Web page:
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rational inattention


  • Mirko Wiederholt


Economists have studied for a long time how decision-makers allocate scarce resources. The recent literature on rational inattention studies how decision-makers allocate the scarce resource attention. The idea is that decision-makers have a limited amount of attention and have to decide how to allocate it. The literature on rational inattention argues that the optimal allocation of attention by decision-makers can explain important features of economic data.

Suggested Citation

  • Mirko Wiederholt, 2010. "rational inattention," The New Palgrave Dictionary of Economics,, Palgrave Macmillan.
  • Handle: RePEc:pal:dofeco:v:4:year:2010:doi:3841

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    Cited by:

    1. Lawrence Christiano & Mathias Trabandt & Karl Walentin, . "Involuntary Unemployment and the Business Cycle," Review of Economic Dynamics, Elsevier for the Society for Economic Dynamics.
    2. Anton A. Cheremukhin & Anna Popova & Antonella Tutino, 2011. "Experimental evidence on rational inattention," Working Papers 1112, Federal Reserve Bank of Dallas.
    3. Drakos, Konstantinos & Konstantinou, Panagiotis Th. & Thoma, Foteini-Anna, 2020. "Inflation uncertainty and inflation expectations: Micro-level evidence from the eurozone," The Journal of Economic Asymmetries, Elsevier, vol. 21(C).
    4. Antonella Tutino, 2013. "Rationally inattentive consumption choices," Review of Economic Dynamics, Elsevier for the Society for Economic Dynamics, vol. 16(3), pages 421-439, July.
    5. Cellini, Roberto & Lambertini, Luca & Ottaviano, Gianmarco I.P., 2020. "Strategic inattention, delegation and endogenous market structure," European Economic Review, Elsevier, vol. 121(C).
    6. Maćkowiak, Bartosz & Wiederholt, Mirko, 2018. "Lack of preparation for rare events," Journal of Monetary Economics, Elsevier, vol. 100(C), pages 35-47.
    7. Ueno, Yuko, 2014. "Updating Behavior of Inflation Expectations: Evidence from Japanese Household Panel Data," CIS Discussion paper series 617, Center for Intergenerational Studies, Institute of Economic Research, Hitotsubashi University.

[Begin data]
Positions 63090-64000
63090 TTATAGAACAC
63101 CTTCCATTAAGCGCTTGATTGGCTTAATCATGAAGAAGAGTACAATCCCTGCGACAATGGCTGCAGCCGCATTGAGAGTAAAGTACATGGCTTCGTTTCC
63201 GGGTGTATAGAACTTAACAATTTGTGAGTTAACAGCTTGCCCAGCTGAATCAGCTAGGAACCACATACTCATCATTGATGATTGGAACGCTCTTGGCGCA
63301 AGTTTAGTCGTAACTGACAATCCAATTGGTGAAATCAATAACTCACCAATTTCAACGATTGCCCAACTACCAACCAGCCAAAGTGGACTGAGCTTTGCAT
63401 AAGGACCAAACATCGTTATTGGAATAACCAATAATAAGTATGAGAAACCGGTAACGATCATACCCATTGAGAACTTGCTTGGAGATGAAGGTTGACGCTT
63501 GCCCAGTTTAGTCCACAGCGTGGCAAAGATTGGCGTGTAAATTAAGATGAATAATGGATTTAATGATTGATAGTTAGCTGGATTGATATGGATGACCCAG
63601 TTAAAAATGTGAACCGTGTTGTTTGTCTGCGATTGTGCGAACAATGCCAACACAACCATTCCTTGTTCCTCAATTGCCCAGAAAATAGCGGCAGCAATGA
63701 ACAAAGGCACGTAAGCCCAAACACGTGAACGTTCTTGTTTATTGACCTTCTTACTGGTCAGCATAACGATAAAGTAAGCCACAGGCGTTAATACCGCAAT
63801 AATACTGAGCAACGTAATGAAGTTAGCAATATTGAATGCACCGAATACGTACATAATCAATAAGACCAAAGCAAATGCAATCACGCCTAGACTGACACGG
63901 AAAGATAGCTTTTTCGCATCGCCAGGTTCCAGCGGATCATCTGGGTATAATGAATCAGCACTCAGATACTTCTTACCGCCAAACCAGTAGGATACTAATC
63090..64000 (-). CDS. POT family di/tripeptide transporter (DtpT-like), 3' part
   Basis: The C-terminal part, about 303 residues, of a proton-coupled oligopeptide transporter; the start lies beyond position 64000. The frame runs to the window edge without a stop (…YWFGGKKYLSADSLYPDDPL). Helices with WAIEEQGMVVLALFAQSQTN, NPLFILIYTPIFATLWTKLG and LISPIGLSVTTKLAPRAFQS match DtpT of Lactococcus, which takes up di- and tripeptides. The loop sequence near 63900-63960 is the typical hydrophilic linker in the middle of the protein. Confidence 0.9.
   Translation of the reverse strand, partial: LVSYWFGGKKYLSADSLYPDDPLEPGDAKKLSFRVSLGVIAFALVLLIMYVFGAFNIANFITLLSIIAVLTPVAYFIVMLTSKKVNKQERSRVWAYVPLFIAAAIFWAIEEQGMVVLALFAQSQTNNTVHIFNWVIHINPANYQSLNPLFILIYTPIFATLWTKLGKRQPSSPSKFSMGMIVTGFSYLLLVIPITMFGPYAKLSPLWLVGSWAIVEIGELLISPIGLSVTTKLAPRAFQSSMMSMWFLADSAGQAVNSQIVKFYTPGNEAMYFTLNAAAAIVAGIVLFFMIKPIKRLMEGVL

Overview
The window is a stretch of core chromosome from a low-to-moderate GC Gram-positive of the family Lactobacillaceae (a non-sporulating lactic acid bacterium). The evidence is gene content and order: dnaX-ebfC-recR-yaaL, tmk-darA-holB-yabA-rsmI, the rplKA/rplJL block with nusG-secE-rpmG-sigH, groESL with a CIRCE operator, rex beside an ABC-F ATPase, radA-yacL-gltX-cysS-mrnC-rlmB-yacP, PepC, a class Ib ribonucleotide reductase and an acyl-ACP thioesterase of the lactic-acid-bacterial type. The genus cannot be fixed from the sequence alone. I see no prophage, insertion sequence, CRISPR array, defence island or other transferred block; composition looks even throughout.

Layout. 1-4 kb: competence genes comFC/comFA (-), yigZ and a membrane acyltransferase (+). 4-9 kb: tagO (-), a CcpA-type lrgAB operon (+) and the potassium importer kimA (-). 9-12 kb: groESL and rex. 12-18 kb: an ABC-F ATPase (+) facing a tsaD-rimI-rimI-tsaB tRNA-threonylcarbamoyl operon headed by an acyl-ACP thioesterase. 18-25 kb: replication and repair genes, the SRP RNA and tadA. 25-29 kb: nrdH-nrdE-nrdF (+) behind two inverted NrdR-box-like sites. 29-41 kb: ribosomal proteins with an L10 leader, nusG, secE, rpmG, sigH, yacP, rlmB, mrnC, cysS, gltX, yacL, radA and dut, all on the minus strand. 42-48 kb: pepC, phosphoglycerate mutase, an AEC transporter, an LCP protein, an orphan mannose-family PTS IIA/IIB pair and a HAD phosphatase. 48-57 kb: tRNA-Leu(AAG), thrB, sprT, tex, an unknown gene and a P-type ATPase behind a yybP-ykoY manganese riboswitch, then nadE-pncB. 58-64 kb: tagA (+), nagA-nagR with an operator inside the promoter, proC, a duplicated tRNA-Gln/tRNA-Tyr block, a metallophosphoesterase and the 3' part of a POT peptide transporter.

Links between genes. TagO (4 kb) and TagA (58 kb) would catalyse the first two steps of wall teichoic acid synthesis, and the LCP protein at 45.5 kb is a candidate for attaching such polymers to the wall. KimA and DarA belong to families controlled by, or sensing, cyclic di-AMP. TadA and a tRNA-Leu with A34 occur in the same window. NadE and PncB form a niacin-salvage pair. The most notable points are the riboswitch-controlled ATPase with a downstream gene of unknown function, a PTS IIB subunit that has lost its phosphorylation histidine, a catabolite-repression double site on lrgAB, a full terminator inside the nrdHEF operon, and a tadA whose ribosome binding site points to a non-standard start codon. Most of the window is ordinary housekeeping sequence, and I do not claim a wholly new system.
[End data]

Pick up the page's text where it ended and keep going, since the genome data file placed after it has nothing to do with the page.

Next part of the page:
8. Kristoffer P. Nimark, 2014. "Man-Bites-Dog Business Cycles," American Economic Review, American Economic Association, vol. 104(8), pages 2320-2367, August.
    9. Duffy, Sean & Smith, John, 2014. "Cognitive load in the multi-player prisoner's dilemma game: Are there brains in games?," Journal of Behavioral and Experimental Economics (formerly The Journal of Socio-Economics), Elsevier, vol. 51(C), pages 47-56.
    10. Martin, Daniel, 2017. "Strategic pricing with rational inattention to quality," Games and Economic Behavior, Elsevier, vol. 104(C), pages 131-145.
    11. Cheremukhin, Anton & Popova, Anna & Tutino, Antonella, 2015. "A theory of discrete choice with information costs," Journal of Economic Behavior & Organization, Elsevier, vol. 113(C), pages 34-50.
    12. Lieder, Falk & Griffiths, Tom & Hsu, Ming, 2016. "Over-representation of extreme events in decision-making reflects rational use of cognitive resources," OSF Preprints kxxag, Center for Open Science.
    13. Allred, Sarah & Duffy, Sean & Smith, John, 2016. "Cognitive load and strategic sophistication," Journal of Economic Behavior & Organization, Elsevier, vol. 125(C), pages 162-178.
    14. Christiano, Lawrence J. & Trabandt, Mathias & Walentin, Karl, 2010. "DSGE Models for Monetary Policy Analysis," Handbook of Monetary Economics, in: Benjamin M. Friedman & Michael Woodford (ed.), Handbook of Monetary Economics, edition 1, volume 3, chapter 7, pages 285-367, Elsevier.
    15. Kohlhas, Alexandre N., 2020. "An informational rationale for action over disclosure," Journal of Economic Theory, Elsevier, vol. 187(C).
    16. Maćkowiak, Bartosz & Matějka, Filip & Wiederholt, Mirko, 2018. "Dynamic rational inattention: Analytical results," Journal of Economic Theory, Elsevier, vol. 176(C), pages 650-692.

    More about this item


    attention; attention allocation; business cycles; consumption; dynamic stochastic general equilibrium (DSGE); entropy; expectations; finance; fiscal policy; general equilibrium; imperfect information; incomplete information; information; information choice; information flow; information friction; information processing; information theory; interest rate; learning; limited; attention; macroeconomics; monetary policy; noisy signal; nominal rigidities; portfolio choice; price setting; rational inattention; savings; Sims; C. A.; sticky prices; uncertainty;

    JEL classification:

    • D8 - Microeconomics - - Information, Knowledge, and Uncertainty
    • D9 - Microeconomics - - Micro-Based Behavioral Economics
    • E3 - Macroeconomics and Monetary Economics - - Prices, Business Fluctuations, and Cycles
    • E5 - Macroeconomics and Monetary Economics - - Monetary Policy, Central Banking, and the Supply of Money and Credit
    • G1 - Financial Economics - - General Financial Markets


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